14 Oct Delivering Digital Policing for 2025
In its ‘Police Vision 2025’, the National Police Chiefs’ Council called for “transformative change across the whole of policing”. It cited the need for increasingly joined up delivery and data sharing while recognising the challenges presented by a greater abundance of digital evidence and the need to ensure its long-term integrity from capture to presentation in court.
Against this backdrop of unprecedented change and with key national initiatives underway (National Enablement Programme, Emergency Service Network), force IT teams must continue to ensure the availability of the IT services that address the day to day demands of operational policing utilising often-ageing infrastructures and with limited budgetary and personnel resources.
Are forces coping?
In any high-pressured environment, retaining skilled and experienced technical staff is especially important. It is, however, particularly difficult to achieve in the public sector and police forces are no exception. This places additional strain on force IT teams being able to meet their own expectations with respect to providing a service that is fit for purpose for office and operational staff alike.
Skillsets of technical staff and many of the processes they employ have not always evolved at the same pace as technology and the demands of digital policing. The consequential lack of resources has also resulted in the widespread use of contract staff which presents the usual challenges of retaining knowledge and continuity through project/programme delivery.
For officers on patrol, not being able to resolve even a minor issue could impact on their ability to fulfil their role effectively and efficiently. The strong feeling of users was that a 24/7/365 police service needs 24/7/365 support – CoPaCC Police ICT User Perspectives Report, October 2018
Ageing infrastructures that were designed to address the demands of policing 5+ years ago, and implemented with similarly aged technology, are increasingly not fit for purpose in meeting the demands of Digital Policing.
“(We have) deployed several thousand BWV cameras, however in the recent past network capacity, video ingestion, storage and transmission has proved a troublesome issue.” – UK Police Force RFI, March 2019
Legislation and increased public expectation require a significantly increased focus to be placed on information management and compliance.
Humberside Police has been fined £130,000 by the Information Commissioner’s Office after disks containing a video interview of an alleged rape victim went missing – ICO Bulletin, April 2018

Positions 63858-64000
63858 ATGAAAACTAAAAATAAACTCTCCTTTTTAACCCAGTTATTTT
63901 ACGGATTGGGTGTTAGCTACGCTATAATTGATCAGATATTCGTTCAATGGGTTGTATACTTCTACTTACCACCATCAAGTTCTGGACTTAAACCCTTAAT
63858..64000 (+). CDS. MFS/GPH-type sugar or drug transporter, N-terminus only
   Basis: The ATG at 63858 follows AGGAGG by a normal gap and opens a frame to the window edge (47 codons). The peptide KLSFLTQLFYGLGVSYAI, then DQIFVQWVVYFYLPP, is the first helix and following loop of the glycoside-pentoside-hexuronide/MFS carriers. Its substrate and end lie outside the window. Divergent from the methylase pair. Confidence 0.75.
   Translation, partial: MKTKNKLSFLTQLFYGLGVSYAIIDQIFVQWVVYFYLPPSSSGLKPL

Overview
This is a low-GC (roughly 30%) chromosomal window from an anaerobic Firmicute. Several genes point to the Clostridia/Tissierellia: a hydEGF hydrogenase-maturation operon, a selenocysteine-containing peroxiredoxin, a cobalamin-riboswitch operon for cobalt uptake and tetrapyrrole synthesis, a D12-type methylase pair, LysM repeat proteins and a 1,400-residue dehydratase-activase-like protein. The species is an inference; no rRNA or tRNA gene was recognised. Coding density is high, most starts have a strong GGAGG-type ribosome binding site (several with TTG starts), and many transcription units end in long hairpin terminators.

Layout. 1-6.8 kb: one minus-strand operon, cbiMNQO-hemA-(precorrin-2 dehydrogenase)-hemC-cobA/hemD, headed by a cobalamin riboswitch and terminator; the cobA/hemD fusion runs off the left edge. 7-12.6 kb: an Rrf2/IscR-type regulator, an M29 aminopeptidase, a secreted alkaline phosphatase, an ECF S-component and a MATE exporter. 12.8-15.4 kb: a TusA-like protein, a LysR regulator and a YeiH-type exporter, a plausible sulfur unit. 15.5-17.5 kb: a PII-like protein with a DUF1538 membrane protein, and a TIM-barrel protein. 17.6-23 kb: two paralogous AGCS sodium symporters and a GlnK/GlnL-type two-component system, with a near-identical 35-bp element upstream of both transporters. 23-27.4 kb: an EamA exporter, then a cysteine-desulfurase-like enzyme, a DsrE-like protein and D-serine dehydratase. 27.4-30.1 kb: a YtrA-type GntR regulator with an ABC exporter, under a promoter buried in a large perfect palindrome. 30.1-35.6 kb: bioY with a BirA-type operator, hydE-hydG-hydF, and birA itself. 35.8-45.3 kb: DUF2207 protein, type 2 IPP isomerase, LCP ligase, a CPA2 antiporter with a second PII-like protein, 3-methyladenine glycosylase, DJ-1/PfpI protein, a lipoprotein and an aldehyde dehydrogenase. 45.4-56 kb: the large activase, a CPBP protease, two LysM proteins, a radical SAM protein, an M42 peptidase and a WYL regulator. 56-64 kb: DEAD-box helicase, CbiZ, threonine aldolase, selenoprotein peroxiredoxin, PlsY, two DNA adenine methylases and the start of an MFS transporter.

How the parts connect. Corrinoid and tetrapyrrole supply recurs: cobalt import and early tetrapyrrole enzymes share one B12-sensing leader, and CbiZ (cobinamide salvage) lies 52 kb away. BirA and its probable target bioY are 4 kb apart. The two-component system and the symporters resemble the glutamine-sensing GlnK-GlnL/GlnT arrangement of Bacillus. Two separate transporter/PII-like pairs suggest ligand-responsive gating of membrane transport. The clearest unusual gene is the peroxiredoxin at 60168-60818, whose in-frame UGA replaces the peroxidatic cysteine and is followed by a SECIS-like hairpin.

Potential impact on operational policing
Forces face increased risk of data loss, compliance breaches and even missed prosecutions as technical teams struggle to ensure that the existing infrastructure can safely and securely manage the volumes of data being consumed and stored.
The ability of information managers to derive business and operational intelligence from the force’s data assets can be compromised through a lack of understanding of data already held and exploding volumes of newly ingressed data.
Increasing data volumes may also compromise the ability of Information Managers to evidence compliance with business data management obligations and legislative requirements of GDPR, SAR and professional standards.
Building the foundations for transformation
In order to complete a successful transformation programme, forces need to ensure that operational efficiency is maximised, and that IT service delivery fully addresses the demands of BAU. Force technical teams need the skills and time to be able to align IT services provision with the evolving operational needs of their force.
Highly scalable and flexible blueprint architectures need to be identified and assessed against the actual and anticipated needs of the force and targeted at delivering measurable benefit in line with forces’ changing priorities and emerging requirements.
Forces understand that there will be complexity in transforming IT infrastructures such that they become an enabler to delivering the aspirations of Police Vision 2025. However, the exact nature and extent of change as well as the scale of investment needed for infrastructure transformation and modernising IT skills and processes is not always fully understood.
In the absence of a clarity of approach, and an understanding of budget requirements, there is a risk that change is deferred, and piecemeal or siloed approaches are adopted that tend to perpetuate the inflexibility and shortfalls in the inherent capability of the infrastructure.
CAE – supporting the journey to Digital Policing
The move to becoming Digitally Capable often requires not only changes in physical infrastructure, but also changes to operating process and sometimes operating structures. CAE is experienced in supporting organisations in their journey to delivering operational value from their Digital Policing strategy.
CAE’s approach to working with our clients is to establish a baseline understanding of the current state (technology, people and processes) and then work with force stakeholders in a structured manner that aims to rapidly realise value and ultimately deliver the digital backbone and business processes that will best support organisational effectiveness and operational agility in the future.
For over-stretched force IT teams, many of whom don’t have the time to take a step back and consider how best to approach Digital Transformation, CAE can offer a low/no-cost initial engagement that will target some immediate wins and deliver prioritised recommendations, as well as a roadmap for the medium and long-term transformation strategy.
For more details on how CAE can help forces on their journey to realising the Police Vision 2025, please contact Neil.Phillips@caeuk.com.